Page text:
Students must possess behavioural and social attributes that enable them to participate in a complex learning environment. Students are required to take responsibility for their own participation and learning. They also contribute to the learning of other students in collaborative learning environments, demonstrating interpersonal skills and an understanding of the needs of other students. Assessment may include the outcomes of tasks completed in collaboration with other students.

Students who feel their disability will prevent them from participating in tasks involving these inherent academic requirements are encouraged to contact the Disability Liaison Unit:


Melbourne Law School Student Centre
Tel: +61 3 8344 4475

Subject Overview:

Law and Social Change provides a practical, clinical experience in which students support public interest lawyers in the delivery of pro bono legal services. Students will undertake 10 days of clinical placement with a partner organisation in the community sector. On placement, and under expert supervision, students will utilise the legal knowledge and skills acquired during their degree to undertake work on real legal issues and with real clients, and in doing so, will be exposed to the realities of community legal practice. The placement will either be in an intensive two-week format or one day per week for 10 weeks.
Prior to commencing with their host organisation, students will participate in three days of intensive classes to prepare for their placement, including learning new legal practice skills and about relevant areas of law. This will be complemented by classes during the placement period. In these classes, students will reflect on their ongoing clinical experience as well as engage with scholarship relevant to public interest law practice in Australia. This combination of practical placement and academic support will allow students to consider and reflect on the broader contexts in which legal issues arise, the lawyer’s role and relationship with the delivery of justice and contemporary developments in professional practice.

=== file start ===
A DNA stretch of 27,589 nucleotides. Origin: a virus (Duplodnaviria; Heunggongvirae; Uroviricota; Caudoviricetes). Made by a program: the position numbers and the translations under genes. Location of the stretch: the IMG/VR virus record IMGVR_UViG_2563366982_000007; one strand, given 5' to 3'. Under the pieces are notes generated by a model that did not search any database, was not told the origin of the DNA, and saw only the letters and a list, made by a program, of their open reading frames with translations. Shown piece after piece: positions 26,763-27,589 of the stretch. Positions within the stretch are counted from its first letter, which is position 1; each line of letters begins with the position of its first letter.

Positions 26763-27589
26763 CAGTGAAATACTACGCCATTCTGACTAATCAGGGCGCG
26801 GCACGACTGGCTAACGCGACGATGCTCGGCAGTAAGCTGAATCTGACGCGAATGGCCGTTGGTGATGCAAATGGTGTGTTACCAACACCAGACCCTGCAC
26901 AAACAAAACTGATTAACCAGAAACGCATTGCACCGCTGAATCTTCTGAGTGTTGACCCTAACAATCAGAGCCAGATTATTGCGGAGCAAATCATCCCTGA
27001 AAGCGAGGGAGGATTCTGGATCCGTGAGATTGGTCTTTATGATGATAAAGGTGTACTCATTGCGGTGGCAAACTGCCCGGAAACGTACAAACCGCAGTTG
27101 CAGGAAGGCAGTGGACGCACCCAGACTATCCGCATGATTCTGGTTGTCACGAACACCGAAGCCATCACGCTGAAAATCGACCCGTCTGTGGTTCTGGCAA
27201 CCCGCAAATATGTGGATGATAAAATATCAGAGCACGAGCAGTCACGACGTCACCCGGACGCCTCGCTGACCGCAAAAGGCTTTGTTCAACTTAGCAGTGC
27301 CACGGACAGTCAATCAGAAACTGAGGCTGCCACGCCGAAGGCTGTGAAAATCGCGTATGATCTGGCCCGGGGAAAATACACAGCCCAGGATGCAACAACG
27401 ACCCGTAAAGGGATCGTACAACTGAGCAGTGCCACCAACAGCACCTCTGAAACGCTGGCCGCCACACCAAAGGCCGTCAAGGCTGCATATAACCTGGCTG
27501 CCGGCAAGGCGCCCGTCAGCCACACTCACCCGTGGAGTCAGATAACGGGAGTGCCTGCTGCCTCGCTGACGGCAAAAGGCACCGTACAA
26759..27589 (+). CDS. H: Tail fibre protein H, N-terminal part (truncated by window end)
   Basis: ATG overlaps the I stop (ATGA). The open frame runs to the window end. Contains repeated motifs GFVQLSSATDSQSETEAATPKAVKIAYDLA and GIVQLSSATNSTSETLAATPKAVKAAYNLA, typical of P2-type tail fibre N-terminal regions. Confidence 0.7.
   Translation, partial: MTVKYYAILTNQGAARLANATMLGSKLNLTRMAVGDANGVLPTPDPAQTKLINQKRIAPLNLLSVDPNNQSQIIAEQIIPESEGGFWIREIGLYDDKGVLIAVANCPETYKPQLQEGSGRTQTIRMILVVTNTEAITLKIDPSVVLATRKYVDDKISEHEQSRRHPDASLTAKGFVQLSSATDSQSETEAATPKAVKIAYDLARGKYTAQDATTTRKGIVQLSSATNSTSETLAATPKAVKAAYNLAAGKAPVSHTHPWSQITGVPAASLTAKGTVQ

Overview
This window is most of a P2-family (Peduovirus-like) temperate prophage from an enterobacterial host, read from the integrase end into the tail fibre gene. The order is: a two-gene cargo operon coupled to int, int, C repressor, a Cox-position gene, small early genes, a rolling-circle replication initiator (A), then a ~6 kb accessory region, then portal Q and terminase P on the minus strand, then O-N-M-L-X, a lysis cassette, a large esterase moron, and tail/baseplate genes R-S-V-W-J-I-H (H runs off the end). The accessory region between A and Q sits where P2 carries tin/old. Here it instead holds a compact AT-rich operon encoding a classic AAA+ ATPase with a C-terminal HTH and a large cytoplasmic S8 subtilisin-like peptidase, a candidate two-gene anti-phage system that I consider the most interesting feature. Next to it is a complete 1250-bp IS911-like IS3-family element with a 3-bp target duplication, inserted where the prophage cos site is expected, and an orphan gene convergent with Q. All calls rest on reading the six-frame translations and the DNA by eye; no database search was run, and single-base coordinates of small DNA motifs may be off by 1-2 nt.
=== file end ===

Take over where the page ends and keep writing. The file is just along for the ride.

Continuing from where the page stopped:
A central component of the subject is that students critically reflect on their practical experience of public interest lawyering. The reflection serves several purposes. Firstly, it gives students the opportunity to consider how the issues and ideas raised in the scholarship on public interest lawyering are reflected in their practical experience of this area of law. On an individual level, it also provides students with the opportunity to reflect on their own use of legal skills, knowledge and approach to practice and consequently build on these skills, knowledge and competencies.